Trypsinogen activation peptide (TAP) is a useful marker of severe acute pancreatitis. However, it is sometimes difficult to detect an elevation of plasma TAP in patients with acute pancreatitis because TAP is rapidly cleared from plasma. Therefore, urine TAP has been evaluated to provide an accurate prediction of the outcome of pancreatitis. In the present study, we examined the time course of plasma and urine TAP simultaneously after induction of taurocholate-induced pancreatitis in rats. Plasma TAP levels peaked at 1 hour after the induction of pancreatitis and then gradually decreased, but was still higher than prepancreatitis levels at 48 hours. Significant increases in urine TAP levels were seen at 0-6, 6-12, and 30-36 hours after induction of pancreatitis. The peak level of urine TAP output and TAP/creatinine ratio was observed at 6-12 and 30-36 hours, respectively. Urine TAP concentration showed a significant correlation with both urine TAP/creatinine ratio and TAP output in urine (p < 0.01). In conclusion, plasma TAP increased immediately after the induction of pancreatitis, but excretion of TAP into urine was delayed several hours in taurocholate-induced pancreatitis in rats. The measurement of urine TAP concentration alone sufficiently can reflect the amount of TAP liberated in the pancreas at initial stage of acute pancreatitis.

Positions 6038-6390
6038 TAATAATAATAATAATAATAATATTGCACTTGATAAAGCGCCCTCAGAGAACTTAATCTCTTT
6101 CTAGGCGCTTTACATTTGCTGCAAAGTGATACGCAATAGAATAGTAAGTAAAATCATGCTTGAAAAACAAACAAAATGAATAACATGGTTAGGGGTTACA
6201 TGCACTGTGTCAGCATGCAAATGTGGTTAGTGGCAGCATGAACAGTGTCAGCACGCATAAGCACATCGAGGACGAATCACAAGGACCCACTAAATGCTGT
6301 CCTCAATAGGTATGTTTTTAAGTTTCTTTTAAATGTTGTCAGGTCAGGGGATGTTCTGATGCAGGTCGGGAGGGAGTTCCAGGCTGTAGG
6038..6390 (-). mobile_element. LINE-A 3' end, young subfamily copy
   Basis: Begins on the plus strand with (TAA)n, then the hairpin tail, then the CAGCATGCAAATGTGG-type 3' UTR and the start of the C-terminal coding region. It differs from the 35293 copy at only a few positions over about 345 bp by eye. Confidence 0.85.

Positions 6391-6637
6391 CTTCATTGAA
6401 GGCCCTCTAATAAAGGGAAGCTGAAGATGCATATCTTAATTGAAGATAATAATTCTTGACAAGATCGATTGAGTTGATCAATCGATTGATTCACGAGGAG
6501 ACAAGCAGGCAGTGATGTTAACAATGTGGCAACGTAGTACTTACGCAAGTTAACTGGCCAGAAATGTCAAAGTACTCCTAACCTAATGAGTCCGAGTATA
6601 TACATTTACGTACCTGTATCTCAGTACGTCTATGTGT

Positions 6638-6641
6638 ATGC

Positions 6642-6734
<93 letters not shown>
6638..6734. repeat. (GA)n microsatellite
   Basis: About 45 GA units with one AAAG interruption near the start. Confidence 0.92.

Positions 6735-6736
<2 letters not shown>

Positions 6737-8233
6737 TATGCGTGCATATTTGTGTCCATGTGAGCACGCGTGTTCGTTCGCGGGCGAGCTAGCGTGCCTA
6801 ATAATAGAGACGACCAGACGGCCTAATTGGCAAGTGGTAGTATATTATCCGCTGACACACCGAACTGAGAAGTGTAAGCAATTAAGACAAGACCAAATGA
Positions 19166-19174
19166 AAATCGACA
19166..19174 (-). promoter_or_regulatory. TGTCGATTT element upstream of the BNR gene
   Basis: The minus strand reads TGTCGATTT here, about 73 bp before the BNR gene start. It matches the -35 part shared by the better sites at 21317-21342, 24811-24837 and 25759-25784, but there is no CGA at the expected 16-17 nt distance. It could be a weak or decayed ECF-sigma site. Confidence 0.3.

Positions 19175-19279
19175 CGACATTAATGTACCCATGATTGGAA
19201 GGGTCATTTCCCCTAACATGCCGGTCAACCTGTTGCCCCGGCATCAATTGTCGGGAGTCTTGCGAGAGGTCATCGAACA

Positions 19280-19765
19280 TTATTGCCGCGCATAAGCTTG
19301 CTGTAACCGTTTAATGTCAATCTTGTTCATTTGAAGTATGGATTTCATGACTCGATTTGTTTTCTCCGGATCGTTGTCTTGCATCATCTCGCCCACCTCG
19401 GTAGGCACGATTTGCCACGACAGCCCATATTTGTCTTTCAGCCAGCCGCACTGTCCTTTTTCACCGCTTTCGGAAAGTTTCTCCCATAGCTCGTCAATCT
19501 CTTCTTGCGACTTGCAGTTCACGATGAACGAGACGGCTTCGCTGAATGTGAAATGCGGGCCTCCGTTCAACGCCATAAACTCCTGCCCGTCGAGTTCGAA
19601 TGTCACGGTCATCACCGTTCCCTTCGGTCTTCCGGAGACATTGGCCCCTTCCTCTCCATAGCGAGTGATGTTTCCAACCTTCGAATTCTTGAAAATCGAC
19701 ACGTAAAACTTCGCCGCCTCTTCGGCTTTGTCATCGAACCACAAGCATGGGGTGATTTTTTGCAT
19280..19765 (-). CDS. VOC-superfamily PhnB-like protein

- Acute pancreatitis
- Trypsinogen activation peptides (TAP)
- Urinary excretion
ASJC Scopus subject areas
- Internal Medicine
- Endocrinology, Diabetes and Metabolism